Many people still believe that dogs are colourblind, only seeing black and white. This is a very popular misconception that even the most devoted dog lovers believe. Dogs are limited in their spectrum of colours if we compare it to human vision, but they do see some colour!
Dogs' eyes contain two kinds of cones, while humans have 3. Cones are photoreceptor cells in the retina of the eye - essentially, they enable pups to distinguish blue from yellow, but not red from green. This is also the most common variation of colour blindness found in humans - and this is simply because they lack the third kind of cone that is in the eyes of humans who can see normally.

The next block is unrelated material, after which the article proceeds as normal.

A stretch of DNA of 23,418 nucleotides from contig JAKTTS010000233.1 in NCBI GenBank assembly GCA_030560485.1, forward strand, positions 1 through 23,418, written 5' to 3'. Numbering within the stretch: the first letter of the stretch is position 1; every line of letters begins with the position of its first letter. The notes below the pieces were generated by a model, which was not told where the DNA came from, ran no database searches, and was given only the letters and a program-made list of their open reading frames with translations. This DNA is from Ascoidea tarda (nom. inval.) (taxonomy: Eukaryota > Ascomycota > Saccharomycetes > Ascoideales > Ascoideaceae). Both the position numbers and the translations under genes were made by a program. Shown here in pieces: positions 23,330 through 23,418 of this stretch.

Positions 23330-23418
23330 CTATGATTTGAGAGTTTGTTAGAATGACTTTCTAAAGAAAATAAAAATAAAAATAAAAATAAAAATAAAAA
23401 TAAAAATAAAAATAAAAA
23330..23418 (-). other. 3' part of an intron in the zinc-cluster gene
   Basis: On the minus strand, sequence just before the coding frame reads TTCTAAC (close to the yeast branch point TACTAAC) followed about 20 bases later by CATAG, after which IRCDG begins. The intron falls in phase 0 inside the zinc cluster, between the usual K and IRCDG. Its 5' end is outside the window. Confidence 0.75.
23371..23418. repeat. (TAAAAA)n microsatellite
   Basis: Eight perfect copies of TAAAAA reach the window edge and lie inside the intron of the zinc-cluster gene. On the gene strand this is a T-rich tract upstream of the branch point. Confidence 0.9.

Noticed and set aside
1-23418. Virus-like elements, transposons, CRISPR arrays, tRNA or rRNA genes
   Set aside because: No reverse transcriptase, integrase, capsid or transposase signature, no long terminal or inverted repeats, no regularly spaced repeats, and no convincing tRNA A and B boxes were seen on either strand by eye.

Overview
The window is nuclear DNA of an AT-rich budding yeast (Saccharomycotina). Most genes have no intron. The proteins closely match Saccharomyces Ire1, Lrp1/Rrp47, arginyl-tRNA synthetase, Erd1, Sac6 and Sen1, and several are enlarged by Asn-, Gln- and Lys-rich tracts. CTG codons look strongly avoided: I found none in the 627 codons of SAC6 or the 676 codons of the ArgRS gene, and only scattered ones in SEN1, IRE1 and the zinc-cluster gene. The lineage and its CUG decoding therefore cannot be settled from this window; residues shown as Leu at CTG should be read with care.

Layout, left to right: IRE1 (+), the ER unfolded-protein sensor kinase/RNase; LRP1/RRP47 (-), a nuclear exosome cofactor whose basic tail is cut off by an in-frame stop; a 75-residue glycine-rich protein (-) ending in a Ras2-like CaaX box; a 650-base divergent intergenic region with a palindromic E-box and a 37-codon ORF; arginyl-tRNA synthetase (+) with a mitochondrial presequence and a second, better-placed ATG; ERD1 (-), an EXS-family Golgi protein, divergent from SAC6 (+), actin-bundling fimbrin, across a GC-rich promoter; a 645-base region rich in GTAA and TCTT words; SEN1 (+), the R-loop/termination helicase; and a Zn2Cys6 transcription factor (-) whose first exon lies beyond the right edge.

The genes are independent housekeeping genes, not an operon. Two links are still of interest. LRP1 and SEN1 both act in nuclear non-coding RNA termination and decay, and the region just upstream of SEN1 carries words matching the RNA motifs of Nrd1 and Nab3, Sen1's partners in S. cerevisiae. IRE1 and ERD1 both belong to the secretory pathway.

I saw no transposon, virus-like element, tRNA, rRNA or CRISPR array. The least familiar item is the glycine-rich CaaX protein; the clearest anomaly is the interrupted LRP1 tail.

The neurons inside a dogs' eye are very active in response to the colour yellow, or shades similar. That activity slows down when blue light hits the cones. Red and green light have a neutral effect on these neurons, so they don't perceive any colour in response to red and green light. In place of these colours, dogs see shades of grey.
Since red objects tend to be darker than green ones, dogs typically use this sense to determine the difference between these two colours.